Domain object editing deals with the modification of the properties of domain objects triggered by user interaction. If a user drags one or more corners of a shape to make the shape bigger, for example, the result of the size modification needs to be stored with the domain object represented by the shape. Dragging a particular object handle to another location may move the object itself to that location.

In addition, the functional domain of LuciadLightspeed editing covers the creation of new domain objects as a result of user interaction. A user could click several points on the screen to create the vertices of a new polygon, for instance.

If you want to let input events trigger the creation or modification of one or more objects painted in the view, you can make use of the LuciadLightspeed editor and controller classes to initiate or modify the object’s graphical representation.

Working with editors and controllers

What is editing?

In LuciadLightspeed, an editor instance is able to create and edit a certain type of object. To allow users to use those capabilities, it provides sets of object handles. This means that when users start creating a new object, or select an editable object, the associated object editor provides the users with the user interface (UI) elements that allow them to create or edit that object. For example, when a user selects a bounds object (ILcdBounds), the corresponding bounds editor (TLspBoundsEditor) provides five UI handles: four point handles that allow the user to edit the corner points, and one translation handle that allows the user to translate the bounds object as a whole.

editing handles
Figure 1. Shapes can be edited by interacting with edit handles

The controller coordinates the interaction between the object handles, the editor and the domain model. The editor needs to interpret the information stored about the domain object, as well as the information generated from the input event, to initiate or modify the object appropriately.

Making the objects in a layer editable

To make a Lightspeed layer editable, the following steps are required:

  • Choose an editor

  • Configure your layer for editing

  • Register the chosen editor with the correct paint representation

  • Set the create or edit controller on the view

Choosing an editor

LuciadLightspeed provides a number of pre-defined editors for all the shapes in the API. These editors implement the basic creation and editing behavior and are sufficient in most cases. To work with shapes such as circles, arcs, polygons, and so on, you can use tailored editors such as TLspCircleEditor, TLspArcEditor, TLsp2DPointListEditor respectively.

Some of the other ILspEditor implementations allow you to:

  • Define and edit the base shape as well as the minimum width and maximum height of an extruded shape. TLspExtrudedShapeEditor takes the editor of the base shape as an argument.

  • Use multiple editors in one editor instance: TLspCompositeEditor

For a full list and detailed descriptions, see the API reference documentation of the editor classes. Note that most of the editors that edit shape objects also allow the user to translate the shapes.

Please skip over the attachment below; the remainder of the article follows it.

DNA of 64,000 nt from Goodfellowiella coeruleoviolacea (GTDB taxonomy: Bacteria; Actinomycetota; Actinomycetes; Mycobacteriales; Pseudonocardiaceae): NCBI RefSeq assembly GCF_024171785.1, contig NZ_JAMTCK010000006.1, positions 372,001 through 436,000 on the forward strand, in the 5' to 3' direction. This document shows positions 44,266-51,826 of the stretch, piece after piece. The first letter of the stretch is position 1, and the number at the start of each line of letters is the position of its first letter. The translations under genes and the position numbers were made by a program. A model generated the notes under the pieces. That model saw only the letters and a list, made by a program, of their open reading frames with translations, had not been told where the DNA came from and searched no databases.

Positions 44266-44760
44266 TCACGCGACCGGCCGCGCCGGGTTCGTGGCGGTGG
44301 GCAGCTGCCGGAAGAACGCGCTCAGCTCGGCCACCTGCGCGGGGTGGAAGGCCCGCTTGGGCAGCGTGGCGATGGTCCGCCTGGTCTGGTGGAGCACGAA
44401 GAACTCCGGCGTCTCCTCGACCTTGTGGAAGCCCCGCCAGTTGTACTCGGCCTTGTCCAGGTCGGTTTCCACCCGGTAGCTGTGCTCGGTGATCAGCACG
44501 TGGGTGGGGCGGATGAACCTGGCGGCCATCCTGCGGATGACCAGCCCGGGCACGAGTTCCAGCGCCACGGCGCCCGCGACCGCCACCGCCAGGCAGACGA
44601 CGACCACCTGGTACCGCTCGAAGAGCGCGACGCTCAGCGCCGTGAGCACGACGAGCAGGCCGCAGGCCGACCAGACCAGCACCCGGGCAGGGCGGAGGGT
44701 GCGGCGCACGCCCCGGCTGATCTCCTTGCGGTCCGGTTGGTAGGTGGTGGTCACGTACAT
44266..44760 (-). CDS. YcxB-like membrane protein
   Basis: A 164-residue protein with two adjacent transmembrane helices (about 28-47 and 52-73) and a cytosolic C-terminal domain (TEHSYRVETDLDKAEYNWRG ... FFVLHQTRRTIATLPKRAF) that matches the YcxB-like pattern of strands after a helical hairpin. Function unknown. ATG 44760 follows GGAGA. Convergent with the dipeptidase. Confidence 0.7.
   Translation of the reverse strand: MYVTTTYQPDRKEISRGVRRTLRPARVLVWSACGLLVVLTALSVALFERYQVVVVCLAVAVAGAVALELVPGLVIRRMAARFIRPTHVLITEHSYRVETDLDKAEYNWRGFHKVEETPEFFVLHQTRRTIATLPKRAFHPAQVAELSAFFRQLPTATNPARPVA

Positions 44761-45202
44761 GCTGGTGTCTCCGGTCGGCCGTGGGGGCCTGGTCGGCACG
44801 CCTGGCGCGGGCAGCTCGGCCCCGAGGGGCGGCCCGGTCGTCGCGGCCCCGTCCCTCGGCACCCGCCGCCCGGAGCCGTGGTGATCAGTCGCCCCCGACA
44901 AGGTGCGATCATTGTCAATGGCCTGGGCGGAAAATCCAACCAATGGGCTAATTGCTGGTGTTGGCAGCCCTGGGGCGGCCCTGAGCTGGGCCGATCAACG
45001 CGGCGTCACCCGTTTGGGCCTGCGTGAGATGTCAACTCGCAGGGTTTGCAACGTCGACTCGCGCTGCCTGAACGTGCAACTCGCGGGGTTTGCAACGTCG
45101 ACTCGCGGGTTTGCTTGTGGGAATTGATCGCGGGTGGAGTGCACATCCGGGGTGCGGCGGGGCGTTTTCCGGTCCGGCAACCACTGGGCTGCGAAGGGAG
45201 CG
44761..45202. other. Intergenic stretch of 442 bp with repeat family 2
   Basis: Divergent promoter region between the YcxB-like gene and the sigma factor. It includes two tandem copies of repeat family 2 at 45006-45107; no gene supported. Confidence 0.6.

For convenience, TLspShapeEditor aggregates all the editors in the API, making it the preferred editor for a large number of use cases.

In cases where specialized editing behavior is required, you can create your own ILspEditor implementations or customize existing implementations. For more information about custom implementations, see Implementing new editors.

Configuring a layer for editing

To configure a layer as editable, use the method call layer.setEditable(true). This sets the layer’s editable flag to true. If you are using a layer builder, the layer is automatically configured as editable when you call the methods for registering body and label editors with the layer. For more information about layer builders, see Setting up your layers.

Registering an editor with the layer

In the Lightspeed view and layer framework, editors are linked to the paint representations of objects. If you want to add creation and editing capabilities for an object, you need to register an editor with the layer, and link it to the appropriate paint representation.

To register an editor for a TLspPaintRepresentation with the layer, either use the setEditor(TLspPaintRepresentation, ILspEditor) method on the layer, or use the available layer builder methods for setting body and label editors.

Note that labels can be edited as well, by calling labelEditor().

Program: Making the shape layer builder body editable is enough to add the TLspShapeEditor to the layer. (from samples/lightspeed/editing/EditableLayerFactory)
return TLspShapeLayerBuilder

Setting the controller

The editor needs to receive input events from its UI handles. For this, you need to set a create or edit controller on the view. This controller passes the input events on to the editor. To set a TLspEditController on the view, for example, call view.setController(new TLspEditController()).

The editing process in a Lightspeed view

The editing process involves four main actors:

The following diagram shows the flow of interactions between these classes:

editing sequence
Figure 2. Sequence diagram illustrating the editing process

Suppose that a user clicks a polygon object with the intention of moving one of the polygon points.

  1. When the polygon object is selected, the edit controller requests edit handles for the selected object from the editor set up on the layer for this object type.

  2. The editor returns a list of polygon handles to the controller. The handles are displayed on-screen.

  3. When the user clicks and drags one of the handles, the edit controller issues a user input event to the touched handle.